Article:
Pearson: Right and there has been a lot of - there were a lot more planting intentions June 1 that have since been scrapped due to the rain, due to the heat and the other weather problems we have been having. Now Josh has a question and it is a question that we touch on a lot on the show and you mentioned it earlier during the market analysis segment, but maybe you can explain it in a little better detail. How come corn continues to go down on the board but yet we continue to see this historically tight basis. What is driving that distinction?

Kohake: Just trying to pry grain loose around the country pretty much. Certain different pockets of the country and different situations supply-wise and demand-wise. But I think as we get closer to last trading day with July they will merge together. We went into delivery today so there are no limits. Most guys are out. I doubt we see any major types of delivery situation with the July but I think we will get closer to $6.90/$7.00 with the July contract eventually. I think tight basis levels are here to stay and the July will move up but really the situation is most people listening here and watching this aren't trading July, they are trading Sept or Dec and the Sept got hammered with the Dec again today. So, yes if you got some cash corn -- you are trading futures you are probably trading Sept or Dec.

Pearson: All right. Now what are your thoughts on September as we have mentioned on the show, how do you best trade the September contract when it is being treated as new crop even when we know there is going to be tight supplies?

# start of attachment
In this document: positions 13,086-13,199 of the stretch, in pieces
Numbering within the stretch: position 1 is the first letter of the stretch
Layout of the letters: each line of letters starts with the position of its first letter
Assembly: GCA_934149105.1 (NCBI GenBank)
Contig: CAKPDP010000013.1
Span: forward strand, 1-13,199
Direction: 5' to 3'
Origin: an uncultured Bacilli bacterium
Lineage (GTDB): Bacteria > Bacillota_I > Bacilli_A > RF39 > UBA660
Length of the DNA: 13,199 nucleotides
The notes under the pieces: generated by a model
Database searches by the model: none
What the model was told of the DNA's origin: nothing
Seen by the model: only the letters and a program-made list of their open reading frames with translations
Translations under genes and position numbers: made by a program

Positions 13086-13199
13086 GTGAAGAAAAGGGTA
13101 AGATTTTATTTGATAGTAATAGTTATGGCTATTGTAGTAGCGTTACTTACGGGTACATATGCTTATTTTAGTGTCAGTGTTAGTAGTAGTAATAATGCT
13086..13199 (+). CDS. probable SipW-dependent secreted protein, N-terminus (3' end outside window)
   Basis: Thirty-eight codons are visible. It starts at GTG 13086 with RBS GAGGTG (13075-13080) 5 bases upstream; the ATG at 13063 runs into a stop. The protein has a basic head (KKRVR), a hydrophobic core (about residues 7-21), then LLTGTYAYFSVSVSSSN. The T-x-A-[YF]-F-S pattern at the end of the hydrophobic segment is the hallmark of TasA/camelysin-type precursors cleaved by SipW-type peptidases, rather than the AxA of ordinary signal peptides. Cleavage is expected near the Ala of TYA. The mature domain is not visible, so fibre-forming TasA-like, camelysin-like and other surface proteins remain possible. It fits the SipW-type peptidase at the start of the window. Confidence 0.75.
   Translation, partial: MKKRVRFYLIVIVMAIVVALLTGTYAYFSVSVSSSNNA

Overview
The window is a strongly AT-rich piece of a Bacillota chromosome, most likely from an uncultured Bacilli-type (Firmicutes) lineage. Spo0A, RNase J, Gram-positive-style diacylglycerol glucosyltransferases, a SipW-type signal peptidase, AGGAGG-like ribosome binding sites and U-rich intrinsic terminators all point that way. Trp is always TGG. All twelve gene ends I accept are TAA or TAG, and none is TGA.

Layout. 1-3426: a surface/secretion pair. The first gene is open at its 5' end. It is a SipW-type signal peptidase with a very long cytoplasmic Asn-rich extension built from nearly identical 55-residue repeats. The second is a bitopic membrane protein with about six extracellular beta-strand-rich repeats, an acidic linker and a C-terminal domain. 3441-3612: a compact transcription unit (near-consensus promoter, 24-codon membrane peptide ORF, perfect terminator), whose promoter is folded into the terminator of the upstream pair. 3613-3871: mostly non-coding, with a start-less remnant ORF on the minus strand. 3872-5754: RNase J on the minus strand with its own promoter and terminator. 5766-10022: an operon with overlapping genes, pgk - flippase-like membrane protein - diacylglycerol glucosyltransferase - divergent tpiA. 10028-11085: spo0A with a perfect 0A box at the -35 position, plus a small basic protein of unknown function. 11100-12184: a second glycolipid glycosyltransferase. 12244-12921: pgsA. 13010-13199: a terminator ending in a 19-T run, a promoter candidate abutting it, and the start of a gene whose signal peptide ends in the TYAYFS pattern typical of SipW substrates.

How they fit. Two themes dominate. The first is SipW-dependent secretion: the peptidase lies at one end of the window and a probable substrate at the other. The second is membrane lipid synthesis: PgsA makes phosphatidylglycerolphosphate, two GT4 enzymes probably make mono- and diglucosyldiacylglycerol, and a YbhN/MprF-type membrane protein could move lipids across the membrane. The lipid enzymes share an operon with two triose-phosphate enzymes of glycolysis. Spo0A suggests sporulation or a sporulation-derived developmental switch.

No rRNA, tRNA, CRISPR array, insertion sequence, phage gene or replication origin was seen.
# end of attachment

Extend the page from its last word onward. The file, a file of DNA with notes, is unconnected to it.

Kohake: Yes, I think eventually it will separate itself and it will be a great spreading opportunity there by the Labor Day sell the Christmas and you guys can take advantage of that and I think it will be soon when that does separate.

Pearson: All right and now another topic that we touched on just briefly on the show maybe you can go into a little more detail, DJ in Dazey, North Dakota is asking what is your outlook on fall feeder cattle and live cattle given the bearish corn number? What is it going to take? You mentioned a $1.57 in November feeders. What are we going to have to see to get to that?

Kohake: 57/58 area, I think will be selling right now unless corn, you know stay on a free fall. Like I said before right around the May lows right now. The key next week is going to be to, you know hold the five dollar mark and keep that in check. It is all going to depend on corn. We get a 450 basis/430 basis yes, these feeder cattle guys hopefully can get back to making some money again. You know if you get some major heat this summer or early frost, watch out we're going back to plus five dollar - corn again.

Pearson: All right and Robert in Columbus Junction has a question. What is your advice on selling the rest is old crop corn and beans?